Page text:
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Flexibility (varying from monogamy in South Africa to polygyny in East Africa) has been documented in the mating system of the oribi (Ourebia ourebi) by several authors. To investigate this, a population was studied in Northern KwaZulu-Natal (South Africa). The adult sex ratio was one male to 1.38 females and the mean group size was 2.1 (n = 13). Although monogamous and polygynous groups occurred in the study population, the polygynous groups were unstable and depended on seasonal food abundance. Comparison of oribi populations across Africa suggests that variation in the mating system is determined mainly by predation risk and altitude (most likely through its effect on graze quality). In areas of high predation risk, oribi can survive only when resource quality permits females to forage in groups, thereby allowing males to be polygynous. © 2007 The Authors.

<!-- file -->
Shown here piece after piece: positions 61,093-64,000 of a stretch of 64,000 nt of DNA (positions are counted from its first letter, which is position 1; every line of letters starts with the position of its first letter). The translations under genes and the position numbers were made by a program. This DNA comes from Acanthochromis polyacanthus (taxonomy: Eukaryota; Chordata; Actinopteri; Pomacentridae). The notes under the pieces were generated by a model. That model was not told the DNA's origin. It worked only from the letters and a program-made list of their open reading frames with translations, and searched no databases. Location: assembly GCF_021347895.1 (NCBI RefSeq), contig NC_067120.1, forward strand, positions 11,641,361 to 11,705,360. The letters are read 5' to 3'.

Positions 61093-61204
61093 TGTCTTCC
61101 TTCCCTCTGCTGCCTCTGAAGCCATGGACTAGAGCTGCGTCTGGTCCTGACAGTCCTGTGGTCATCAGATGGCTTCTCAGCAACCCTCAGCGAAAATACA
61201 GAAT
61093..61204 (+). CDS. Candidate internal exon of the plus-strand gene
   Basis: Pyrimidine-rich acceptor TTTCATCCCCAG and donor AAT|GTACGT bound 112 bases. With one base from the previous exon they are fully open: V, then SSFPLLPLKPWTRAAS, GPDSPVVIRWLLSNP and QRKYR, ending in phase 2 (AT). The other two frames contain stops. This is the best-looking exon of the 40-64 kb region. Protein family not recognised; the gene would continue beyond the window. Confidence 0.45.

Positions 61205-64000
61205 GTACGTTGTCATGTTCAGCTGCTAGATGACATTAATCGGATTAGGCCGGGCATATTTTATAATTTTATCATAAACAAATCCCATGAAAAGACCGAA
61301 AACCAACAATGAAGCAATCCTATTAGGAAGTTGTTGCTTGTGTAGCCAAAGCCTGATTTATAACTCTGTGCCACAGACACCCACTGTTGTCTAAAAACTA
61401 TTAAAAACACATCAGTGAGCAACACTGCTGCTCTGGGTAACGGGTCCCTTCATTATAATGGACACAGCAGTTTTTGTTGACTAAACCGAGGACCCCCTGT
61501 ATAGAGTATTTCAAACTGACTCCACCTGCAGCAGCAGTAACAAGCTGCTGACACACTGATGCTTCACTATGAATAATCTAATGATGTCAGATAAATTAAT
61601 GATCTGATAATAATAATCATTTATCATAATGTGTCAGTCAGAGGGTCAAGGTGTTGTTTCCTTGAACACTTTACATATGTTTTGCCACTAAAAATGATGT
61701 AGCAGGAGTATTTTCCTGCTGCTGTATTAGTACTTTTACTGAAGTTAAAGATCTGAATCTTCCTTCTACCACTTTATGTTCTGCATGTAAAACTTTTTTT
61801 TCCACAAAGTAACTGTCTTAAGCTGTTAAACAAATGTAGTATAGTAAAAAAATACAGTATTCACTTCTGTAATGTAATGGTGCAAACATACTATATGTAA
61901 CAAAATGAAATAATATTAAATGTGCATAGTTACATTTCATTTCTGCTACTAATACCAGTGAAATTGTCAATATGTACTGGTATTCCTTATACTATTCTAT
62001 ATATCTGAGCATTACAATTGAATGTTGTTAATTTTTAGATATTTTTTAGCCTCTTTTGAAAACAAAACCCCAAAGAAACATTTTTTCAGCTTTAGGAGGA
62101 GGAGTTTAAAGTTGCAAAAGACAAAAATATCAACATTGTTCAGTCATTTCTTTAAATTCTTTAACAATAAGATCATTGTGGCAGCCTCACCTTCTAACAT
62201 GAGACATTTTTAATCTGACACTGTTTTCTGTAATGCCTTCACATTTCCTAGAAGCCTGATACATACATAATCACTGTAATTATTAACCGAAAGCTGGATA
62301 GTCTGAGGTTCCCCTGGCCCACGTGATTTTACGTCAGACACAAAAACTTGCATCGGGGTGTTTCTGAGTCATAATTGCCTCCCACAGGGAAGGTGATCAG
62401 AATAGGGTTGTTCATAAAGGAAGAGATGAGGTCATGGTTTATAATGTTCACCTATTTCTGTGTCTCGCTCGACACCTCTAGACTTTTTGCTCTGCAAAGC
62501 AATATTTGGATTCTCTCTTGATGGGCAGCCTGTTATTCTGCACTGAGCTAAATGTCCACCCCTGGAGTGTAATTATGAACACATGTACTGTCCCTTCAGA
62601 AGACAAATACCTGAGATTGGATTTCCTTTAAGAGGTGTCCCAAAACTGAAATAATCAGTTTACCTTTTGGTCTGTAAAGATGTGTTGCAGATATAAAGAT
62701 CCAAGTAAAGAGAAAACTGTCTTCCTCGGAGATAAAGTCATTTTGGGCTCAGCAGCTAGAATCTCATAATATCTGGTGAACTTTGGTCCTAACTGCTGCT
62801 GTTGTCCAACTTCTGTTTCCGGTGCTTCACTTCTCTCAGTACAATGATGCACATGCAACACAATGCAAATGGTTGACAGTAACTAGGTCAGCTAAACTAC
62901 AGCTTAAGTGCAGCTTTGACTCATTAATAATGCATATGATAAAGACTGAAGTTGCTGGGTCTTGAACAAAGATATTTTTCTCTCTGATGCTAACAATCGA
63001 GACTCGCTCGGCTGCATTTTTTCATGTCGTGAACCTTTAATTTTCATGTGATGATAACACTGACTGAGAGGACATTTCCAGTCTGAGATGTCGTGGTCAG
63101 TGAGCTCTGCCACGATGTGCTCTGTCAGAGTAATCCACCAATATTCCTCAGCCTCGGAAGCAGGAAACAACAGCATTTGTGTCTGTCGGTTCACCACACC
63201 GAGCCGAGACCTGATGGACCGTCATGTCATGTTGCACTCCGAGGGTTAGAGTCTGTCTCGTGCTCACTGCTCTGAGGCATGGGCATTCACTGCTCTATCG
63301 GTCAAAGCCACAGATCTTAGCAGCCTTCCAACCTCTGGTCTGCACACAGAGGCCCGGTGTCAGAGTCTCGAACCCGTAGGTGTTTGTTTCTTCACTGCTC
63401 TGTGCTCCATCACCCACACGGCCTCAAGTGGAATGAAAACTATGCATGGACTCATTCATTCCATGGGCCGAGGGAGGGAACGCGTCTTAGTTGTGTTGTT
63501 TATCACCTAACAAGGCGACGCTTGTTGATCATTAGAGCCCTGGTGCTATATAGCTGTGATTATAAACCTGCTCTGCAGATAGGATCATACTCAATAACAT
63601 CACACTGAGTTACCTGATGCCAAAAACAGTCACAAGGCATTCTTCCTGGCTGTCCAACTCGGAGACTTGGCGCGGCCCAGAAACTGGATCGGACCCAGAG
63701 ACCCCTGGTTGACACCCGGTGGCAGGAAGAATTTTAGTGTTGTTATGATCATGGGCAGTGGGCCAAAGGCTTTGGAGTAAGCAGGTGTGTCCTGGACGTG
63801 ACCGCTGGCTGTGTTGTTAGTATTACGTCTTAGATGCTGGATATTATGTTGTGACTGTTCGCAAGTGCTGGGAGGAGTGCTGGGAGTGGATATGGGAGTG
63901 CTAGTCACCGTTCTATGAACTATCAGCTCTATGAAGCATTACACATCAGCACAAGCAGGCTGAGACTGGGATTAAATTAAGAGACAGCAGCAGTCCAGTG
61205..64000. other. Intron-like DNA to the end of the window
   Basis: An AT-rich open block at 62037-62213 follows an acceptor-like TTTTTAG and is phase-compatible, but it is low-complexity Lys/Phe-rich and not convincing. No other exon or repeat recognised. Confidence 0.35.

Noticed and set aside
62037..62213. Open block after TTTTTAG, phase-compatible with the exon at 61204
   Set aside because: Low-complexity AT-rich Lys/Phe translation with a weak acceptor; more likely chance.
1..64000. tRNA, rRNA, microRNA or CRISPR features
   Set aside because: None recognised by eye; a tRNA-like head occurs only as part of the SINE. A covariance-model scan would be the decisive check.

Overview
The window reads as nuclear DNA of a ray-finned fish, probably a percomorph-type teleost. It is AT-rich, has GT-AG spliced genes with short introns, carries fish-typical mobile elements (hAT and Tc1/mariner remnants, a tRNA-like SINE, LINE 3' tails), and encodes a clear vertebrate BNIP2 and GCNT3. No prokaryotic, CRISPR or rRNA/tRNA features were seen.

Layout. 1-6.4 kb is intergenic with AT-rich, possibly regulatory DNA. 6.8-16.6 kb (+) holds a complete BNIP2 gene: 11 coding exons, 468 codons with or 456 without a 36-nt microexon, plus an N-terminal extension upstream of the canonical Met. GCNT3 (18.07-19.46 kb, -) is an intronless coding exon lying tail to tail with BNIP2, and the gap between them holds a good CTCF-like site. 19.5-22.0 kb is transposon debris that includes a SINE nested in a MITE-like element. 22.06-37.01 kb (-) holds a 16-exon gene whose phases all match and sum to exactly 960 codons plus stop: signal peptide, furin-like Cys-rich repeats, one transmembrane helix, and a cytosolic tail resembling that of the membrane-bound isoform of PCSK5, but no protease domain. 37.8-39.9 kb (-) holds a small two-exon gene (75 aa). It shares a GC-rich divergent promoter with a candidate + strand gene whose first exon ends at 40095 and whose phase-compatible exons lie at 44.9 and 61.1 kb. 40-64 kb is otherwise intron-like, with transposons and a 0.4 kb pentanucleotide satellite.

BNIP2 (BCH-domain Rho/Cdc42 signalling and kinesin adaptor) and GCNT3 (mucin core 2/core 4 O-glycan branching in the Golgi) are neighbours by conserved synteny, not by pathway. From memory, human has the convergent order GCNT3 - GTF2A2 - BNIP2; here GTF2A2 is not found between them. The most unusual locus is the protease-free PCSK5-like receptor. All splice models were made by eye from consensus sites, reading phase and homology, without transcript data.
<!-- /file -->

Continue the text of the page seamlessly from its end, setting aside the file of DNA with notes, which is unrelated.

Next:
Original publication




Journal article


African Journal of Ecology

Publication Date





197 - 206